Tip #3: Decide on Your Priorities: Cash vs Time

Thirdly, it depends on whether you are cash-rich, time-poor or cash-poor, time-rich. If money is no object, you can pay a company to publish a book for you, who will do everything other than write it, to get it to the production stage – but you will have to market it. Buyer beware – there are LOTS of charlatans out there, but the good news is that ALLi will help you identify the good guys! Also, of course, if you delegate to a third party, you relinquish some degree of control. Our guide Choosing a Self-publishing Service (free to download if you become a member) is available to buy in paperback here).

Tip #4: Network with Other Indie Authors

It’s also worth joining a good local meetup group of self-publishing authors, if you can find one near you. I run two, in Bristol and Cheltenham, and I’m also involved with one in Oxford, and know of others in London and elsewhere. If you’d like me to put you in touch with any of my self-publishing author friends near where you live, leave a comment and I’ll see if I can hook you up with a group or a like-minded individual.

Group shot of authors in doorway of bookshop
With some of my author friends with the proprietor of the Anthology Bookshop, where we meet once a month in Cheltenham (Photo by Angela Fitch Photography)

Tip #5: Make Sure Your Book is Really Ready for Publication

Make sure your book is the best it can be before you publish it – it is so easy to self-publish a book these days that it is too tempting to push the “Publish” button sooner than you should!

Tip #6: Keep Writing!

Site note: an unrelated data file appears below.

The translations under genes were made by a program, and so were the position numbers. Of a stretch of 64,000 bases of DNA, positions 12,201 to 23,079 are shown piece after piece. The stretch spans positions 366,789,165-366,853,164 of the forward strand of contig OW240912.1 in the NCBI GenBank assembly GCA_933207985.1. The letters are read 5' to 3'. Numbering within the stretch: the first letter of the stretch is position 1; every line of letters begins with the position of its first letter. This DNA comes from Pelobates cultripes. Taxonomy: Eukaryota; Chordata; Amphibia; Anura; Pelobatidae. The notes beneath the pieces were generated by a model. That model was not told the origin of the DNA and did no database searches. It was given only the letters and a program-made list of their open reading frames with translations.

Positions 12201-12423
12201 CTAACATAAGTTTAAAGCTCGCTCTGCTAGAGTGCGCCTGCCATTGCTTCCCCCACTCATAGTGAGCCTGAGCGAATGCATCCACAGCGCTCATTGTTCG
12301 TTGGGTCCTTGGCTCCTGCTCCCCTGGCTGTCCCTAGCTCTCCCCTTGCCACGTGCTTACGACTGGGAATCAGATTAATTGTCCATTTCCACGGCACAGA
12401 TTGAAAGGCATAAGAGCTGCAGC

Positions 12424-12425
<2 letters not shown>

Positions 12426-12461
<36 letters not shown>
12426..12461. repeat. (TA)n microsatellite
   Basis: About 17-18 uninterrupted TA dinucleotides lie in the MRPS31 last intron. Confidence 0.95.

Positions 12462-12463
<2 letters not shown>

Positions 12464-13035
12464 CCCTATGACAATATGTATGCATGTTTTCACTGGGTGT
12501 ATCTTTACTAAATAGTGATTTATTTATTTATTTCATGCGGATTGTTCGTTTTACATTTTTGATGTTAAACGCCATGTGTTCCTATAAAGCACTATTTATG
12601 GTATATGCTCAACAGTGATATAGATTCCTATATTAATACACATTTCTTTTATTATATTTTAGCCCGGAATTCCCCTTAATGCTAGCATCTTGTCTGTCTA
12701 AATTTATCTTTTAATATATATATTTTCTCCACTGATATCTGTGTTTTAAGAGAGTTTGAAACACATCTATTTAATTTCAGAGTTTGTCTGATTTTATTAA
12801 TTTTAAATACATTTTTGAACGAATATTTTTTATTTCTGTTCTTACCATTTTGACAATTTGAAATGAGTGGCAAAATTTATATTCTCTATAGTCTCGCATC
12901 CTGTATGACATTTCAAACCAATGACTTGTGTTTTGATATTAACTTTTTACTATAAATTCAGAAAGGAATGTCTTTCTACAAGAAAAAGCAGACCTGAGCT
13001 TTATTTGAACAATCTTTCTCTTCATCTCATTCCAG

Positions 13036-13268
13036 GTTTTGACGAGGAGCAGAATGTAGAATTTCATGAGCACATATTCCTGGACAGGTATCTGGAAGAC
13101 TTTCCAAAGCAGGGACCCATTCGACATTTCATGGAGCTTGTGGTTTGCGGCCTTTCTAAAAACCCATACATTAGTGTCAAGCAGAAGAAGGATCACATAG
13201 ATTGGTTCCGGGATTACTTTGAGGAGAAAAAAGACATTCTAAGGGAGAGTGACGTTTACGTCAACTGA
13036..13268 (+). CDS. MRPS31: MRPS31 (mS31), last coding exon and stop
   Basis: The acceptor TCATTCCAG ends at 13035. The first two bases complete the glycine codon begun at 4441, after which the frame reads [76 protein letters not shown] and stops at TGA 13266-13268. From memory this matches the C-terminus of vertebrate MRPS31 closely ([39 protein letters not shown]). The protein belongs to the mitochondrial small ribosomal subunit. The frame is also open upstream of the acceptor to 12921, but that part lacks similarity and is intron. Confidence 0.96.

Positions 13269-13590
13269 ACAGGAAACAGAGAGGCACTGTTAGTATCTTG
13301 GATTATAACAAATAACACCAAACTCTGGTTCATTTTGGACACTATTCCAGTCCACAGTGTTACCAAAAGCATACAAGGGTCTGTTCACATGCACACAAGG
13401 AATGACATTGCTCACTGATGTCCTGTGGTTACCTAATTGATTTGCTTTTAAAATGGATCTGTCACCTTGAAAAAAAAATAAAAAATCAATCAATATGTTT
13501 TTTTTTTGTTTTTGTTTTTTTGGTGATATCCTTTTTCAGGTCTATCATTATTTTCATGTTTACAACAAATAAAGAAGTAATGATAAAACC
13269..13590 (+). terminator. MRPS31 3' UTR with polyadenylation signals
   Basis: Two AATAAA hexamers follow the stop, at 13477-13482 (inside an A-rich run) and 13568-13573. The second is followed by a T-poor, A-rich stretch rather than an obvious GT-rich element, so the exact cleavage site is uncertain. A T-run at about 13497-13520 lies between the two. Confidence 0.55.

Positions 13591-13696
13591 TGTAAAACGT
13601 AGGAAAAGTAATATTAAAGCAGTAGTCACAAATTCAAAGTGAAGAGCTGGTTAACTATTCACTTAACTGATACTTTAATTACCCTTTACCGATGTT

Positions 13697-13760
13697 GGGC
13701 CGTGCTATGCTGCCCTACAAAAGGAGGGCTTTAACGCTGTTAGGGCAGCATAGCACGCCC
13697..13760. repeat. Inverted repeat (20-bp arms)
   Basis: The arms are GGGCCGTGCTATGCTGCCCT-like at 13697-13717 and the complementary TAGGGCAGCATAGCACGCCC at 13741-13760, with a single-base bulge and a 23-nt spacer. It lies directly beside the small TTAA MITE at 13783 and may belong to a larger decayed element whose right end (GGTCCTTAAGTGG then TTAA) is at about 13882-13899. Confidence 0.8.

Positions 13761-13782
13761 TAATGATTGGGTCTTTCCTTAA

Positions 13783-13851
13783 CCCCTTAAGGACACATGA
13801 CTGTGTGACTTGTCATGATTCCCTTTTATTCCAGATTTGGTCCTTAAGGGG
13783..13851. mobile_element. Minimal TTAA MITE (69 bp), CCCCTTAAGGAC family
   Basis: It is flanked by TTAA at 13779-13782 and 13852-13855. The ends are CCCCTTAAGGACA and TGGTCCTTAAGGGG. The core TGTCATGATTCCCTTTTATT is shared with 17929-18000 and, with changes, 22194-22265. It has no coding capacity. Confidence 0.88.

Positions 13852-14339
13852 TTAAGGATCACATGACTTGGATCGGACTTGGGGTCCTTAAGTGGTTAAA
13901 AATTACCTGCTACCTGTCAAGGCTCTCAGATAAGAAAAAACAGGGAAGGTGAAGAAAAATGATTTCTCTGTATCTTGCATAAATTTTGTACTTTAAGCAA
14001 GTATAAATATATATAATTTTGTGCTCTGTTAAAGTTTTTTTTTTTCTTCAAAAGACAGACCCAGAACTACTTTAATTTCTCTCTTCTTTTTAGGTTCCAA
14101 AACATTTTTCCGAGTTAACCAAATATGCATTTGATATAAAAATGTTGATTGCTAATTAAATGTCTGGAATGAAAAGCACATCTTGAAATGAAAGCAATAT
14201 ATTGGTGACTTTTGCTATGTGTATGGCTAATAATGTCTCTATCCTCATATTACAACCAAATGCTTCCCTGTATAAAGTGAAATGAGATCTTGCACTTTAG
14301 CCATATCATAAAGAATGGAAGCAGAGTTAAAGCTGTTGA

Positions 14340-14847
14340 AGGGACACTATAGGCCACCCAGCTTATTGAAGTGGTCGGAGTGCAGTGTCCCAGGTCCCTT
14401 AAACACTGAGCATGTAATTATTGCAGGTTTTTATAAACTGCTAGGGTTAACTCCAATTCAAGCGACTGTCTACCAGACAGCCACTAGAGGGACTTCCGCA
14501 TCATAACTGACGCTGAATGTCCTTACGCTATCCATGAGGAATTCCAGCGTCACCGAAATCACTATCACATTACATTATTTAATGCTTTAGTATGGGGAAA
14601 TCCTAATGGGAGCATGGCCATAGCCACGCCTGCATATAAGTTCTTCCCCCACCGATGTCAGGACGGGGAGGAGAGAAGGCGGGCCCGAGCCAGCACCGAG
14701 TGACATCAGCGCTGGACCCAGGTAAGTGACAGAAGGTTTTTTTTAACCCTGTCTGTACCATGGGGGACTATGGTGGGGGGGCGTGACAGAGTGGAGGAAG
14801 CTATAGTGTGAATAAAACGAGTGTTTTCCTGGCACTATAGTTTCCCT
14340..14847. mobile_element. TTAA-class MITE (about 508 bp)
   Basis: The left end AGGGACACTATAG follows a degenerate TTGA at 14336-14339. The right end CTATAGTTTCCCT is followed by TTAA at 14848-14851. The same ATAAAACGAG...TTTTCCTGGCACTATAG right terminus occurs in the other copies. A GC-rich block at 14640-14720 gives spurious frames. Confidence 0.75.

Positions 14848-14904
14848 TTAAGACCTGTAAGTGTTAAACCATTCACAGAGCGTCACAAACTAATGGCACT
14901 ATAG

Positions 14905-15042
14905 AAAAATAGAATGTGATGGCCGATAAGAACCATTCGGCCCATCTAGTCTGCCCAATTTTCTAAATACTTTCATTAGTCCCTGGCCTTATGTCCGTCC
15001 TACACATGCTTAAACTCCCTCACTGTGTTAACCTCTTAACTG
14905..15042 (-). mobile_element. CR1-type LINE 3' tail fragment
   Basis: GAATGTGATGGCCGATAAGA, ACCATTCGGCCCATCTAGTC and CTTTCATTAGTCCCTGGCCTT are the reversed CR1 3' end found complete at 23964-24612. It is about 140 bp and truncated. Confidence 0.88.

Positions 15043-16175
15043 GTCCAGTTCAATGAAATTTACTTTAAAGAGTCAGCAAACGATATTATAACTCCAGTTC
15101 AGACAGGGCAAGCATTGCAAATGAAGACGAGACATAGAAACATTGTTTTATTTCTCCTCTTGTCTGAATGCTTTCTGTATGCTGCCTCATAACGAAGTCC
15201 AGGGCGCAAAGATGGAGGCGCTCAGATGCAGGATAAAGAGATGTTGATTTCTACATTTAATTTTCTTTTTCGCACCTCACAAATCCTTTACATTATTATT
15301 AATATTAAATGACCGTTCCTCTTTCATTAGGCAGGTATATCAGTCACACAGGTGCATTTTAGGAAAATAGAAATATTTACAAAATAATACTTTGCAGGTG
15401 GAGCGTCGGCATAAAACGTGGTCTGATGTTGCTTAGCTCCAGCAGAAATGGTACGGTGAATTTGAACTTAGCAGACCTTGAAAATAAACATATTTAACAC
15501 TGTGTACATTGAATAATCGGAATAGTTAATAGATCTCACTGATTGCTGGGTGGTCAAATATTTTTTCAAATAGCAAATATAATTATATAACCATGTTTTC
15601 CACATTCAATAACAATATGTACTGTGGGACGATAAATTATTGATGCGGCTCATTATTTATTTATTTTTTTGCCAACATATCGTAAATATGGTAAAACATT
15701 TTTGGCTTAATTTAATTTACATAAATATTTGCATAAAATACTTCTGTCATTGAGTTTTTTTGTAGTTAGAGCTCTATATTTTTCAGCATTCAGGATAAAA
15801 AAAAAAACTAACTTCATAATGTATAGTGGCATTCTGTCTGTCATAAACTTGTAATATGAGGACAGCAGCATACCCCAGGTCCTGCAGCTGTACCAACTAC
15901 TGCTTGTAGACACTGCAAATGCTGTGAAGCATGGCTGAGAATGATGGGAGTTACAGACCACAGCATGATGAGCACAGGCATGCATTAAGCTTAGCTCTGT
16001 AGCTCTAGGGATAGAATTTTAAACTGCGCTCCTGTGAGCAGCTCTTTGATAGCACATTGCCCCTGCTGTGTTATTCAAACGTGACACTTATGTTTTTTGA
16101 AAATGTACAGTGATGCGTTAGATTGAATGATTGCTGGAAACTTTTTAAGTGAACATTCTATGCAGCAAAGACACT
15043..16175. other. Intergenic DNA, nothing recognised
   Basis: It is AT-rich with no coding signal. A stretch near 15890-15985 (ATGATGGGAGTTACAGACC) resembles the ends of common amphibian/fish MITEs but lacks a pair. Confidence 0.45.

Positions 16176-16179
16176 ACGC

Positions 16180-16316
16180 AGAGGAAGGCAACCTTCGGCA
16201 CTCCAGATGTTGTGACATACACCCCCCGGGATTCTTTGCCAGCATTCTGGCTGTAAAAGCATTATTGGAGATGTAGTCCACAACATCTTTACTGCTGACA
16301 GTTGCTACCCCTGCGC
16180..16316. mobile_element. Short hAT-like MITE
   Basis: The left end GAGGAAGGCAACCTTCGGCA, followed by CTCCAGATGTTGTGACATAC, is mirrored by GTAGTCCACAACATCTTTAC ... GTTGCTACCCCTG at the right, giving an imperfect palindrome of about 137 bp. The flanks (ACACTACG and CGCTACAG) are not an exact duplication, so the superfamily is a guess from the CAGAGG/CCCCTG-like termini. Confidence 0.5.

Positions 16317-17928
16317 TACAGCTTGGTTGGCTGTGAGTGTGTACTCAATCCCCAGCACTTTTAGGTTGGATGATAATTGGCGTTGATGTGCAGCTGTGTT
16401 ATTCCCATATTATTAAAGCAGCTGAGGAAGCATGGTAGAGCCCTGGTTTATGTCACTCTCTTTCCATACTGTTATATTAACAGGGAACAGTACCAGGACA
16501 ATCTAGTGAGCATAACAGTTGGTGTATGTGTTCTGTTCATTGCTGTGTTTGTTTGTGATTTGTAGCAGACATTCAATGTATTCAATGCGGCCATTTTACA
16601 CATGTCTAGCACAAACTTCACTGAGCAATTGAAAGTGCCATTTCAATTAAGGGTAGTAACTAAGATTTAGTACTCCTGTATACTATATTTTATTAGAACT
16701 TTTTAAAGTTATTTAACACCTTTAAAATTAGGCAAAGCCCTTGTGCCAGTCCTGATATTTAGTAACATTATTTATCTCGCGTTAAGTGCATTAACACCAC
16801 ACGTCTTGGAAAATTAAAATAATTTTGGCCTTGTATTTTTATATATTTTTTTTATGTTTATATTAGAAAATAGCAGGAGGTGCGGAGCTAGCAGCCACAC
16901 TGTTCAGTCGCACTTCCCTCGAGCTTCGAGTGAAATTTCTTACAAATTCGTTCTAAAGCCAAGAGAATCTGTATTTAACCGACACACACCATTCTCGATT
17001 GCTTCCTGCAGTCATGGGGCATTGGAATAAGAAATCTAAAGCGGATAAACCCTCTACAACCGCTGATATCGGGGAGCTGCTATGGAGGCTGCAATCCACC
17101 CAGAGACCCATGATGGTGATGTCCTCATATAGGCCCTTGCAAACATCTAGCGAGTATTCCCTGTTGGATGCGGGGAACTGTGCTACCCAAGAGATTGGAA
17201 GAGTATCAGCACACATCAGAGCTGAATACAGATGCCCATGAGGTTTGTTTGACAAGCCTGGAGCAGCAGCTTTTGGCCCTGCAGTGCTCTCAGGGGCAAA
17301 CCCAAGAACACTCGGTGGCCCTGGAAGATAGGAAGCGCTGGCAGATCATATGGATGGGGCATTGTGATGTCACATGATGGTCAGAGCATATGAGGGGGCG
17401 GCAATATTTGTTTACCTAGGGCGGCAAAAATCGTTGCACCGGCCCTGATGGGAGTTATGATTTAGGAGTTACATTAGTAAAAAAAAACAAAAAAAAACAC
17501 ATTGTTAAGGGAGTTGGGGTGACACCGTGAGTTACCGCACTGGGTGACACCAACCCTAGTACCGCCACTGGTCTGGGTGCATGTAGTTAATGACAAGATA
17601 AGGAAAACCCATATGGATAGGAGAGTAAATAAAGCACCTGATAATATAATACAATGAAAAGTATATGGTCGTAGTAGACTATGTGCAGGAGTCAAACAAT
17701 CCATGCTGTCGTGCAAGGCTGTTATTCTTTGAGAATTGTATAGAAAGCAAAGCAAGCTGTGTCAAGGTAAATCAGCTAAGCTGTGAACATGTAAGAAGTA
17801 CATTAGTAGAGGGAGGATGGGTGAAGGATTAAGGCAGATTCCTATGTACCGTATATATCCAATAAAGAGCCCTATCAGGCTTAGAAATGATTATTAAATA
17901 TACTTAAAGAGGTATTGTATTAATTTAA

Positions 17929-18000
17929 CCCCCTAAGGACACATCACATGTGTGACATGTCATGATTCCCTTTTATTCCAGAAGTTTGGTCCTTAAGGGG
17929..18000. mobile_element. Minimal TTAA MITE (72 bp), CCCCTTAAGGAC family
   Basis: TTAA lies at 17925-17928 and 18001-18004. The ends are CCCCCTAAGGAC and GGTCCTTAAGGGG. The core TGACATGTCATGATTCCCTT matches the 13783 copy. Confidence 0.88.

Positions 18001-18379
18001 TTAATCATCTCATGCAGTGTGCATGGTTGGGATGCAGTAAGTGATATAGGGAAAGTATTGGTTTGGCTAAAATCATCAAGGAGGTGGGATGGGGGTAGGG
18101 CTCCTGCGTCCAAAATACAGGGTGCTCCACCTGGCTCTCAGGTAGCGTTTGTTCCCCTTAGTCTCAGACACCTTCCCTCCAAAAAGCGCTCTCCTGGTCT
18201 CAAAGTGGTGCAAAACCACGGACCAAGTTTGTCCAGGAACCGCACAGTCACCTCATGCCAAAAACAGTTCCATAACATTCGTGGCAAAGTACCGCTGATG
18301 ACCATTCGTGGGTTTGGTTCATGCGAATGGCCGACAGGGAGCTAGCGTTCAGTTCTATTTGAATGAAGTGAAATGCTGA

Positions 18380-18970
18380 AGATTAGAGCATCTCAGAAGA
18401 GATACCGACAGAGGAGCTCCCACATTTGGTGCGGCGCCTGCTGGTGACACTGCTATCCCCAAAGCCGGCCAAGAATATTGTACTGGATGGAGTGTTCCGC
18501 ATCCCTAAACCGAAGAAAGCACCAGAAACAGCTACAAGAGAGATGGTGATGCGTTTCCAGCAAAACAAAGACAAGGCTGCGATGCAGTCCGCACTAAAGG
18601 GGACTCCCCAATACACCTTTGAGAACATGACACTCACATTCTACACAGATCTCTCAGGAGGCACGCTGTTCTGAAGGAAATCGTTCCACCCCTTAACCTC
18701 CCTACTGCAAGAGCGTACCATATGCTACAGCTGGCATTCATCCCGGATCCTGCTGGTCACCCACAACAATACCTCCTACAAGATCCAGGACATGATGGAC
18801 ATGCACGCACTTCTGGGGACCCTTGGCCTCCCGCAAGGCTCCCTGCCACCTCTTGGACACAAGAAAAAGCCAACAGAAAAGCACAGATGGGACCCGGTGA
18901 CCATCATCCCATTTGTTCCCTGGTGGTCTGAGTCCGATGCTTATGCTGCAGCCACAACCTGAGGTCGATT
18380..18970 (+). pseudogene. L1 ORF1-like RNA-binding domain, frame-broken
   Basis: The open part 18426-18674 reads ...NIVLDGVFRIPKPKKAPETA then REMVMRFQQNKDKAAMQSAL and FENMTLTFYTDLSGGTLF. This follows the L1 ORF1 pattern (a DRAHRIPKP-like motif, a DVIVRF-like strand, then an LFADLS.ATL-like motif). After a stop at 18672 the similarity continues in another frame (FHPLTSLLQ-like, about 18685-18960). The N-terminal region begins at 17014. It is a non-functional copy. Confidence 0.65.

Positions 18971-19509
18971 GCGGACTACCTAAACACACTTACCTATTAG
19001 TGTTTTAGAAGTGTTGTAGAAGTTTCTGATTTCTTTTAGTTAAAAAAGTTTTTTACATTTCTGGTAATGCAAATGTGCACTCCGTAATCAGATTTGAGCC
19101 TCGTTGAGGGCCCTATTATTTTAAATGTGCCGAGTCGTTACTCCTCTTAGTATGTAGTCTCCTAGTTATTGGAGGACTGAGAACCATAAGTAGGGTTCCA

The more books you self-publish, the greater your chances of success. Received wisdom is that provided the books you’ve self-published are any good, and that they are in the same genre, you’ll see a significant increase in sales when you publish your third, fifth and seventh book, and so on – although yesterday someone told me that the fourteenth is the biggest tipping point (no idea why!) So I’d better get back to writing my books, then…

My Self-published Books

I’ve now self-published a number of fiction and non-fiction books, and I’m also currently writing the second in a cosy mystery series of seven, the Sophie Sayers Village Mystery Collection.

  • To find out about my fiction books,  click here
  • To read about my non-fiction, click here
  • To join my mailing list so that I can let you know whenever I’m launching a new book, or other book-related news, just click here – and you’ll get a free ebook as a welcome gift!

Link to sign up to book news mailing list

 

Author:

Optimistic author, blogger, journalist, book reviewer and public speaker whose life revolves around books. Her first love is writing fiction, including the new Sophie Sayers Village Mystery novels (out 2017), short stories and essays inspired by her life in an English village. She also writes how-to books for authors and books about living with Type 1 diabetes. She is Author Advice Centre Editor and and UK Ambassador for the Alliance of Independent Authors (ALLi) Advice Centre blog, an ambassador for the children's reading charity Readathon, and an official speaker for the diabetes research charity JDRF.